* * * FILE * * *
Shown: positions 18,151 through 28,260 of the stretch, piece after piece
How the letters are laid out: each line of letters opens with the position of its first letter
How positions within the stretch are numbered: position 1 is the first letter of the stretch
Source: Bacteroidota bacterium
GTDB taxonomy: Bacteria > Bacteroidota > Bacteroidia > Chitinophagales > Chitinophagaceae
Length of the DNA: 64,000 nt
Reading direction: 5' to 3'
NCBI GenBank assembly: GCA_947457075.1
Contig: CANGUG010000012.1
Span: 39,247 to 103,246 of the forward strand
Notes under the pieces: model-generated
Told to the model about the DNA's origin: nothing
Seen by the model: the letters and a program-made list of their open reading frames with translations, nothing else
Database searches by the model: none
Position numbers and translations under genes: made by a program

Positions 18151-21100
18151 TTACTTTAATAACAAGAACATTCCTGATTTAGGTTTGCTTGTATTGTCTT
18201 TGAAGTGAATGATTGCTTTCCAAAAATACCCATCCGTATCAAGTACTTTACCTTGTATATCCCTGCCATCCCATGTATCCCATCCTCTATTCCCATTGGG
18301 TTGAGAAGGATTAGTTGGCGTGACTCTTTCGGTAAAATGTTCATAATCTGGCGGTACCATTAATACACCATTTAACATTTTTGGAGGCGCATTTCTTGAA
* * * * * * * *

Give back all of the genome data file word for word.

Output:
Shown: positions 18,151 through 28,260 of the stretch, piece after piece
How the letters are laid out: each line of letters opens with the position of its first letter
How positions within the stretch are numbered: position 1 is the first letter of the stretch
Source: Bacteroidota bacterium
GTDB taxonomy: Bacteria > Bacteroidota > Bacteroidia > Chitinophagales > Chitinophagaceae
Length of the DNA: 64,000 nt
Reading direction: 5' to 3'
NCBI GenBank assembly: GCA_947457075.1
Contig: CANGUG010000012.1
Span: 39,247 to 103,246 of the forward strand
Notes under the pieces: model-generated
Told to the model about the DNA's origin: nothing
Seen by the model: the letters and a program-made list of their open reading frames with translations, nothing else
Database searches by the model: none
Position numbers and translations under genes: made by a program

Positions 18151-21100
18151 TTACTTTAATAACAAGAACATTCCTGATTTAGGTTTGCTTGTATTGTCTT
18201 TGAAGTGAATGATTGCTTTCCAAAAATACCCATCCGTATCAAGTACTTTACCTTGTATATCCCTGCCATCCCATGTATCCCATCCTCTATTCCCATTGGG
18301 TTGAGAAGGATTAGTTGGCGTGACTCTTTCGGTAAAATGTTCATAATCTGGCGGTACCATTAATACACCATTTAACATTTTTGGAGGCGCATTTCTTGAA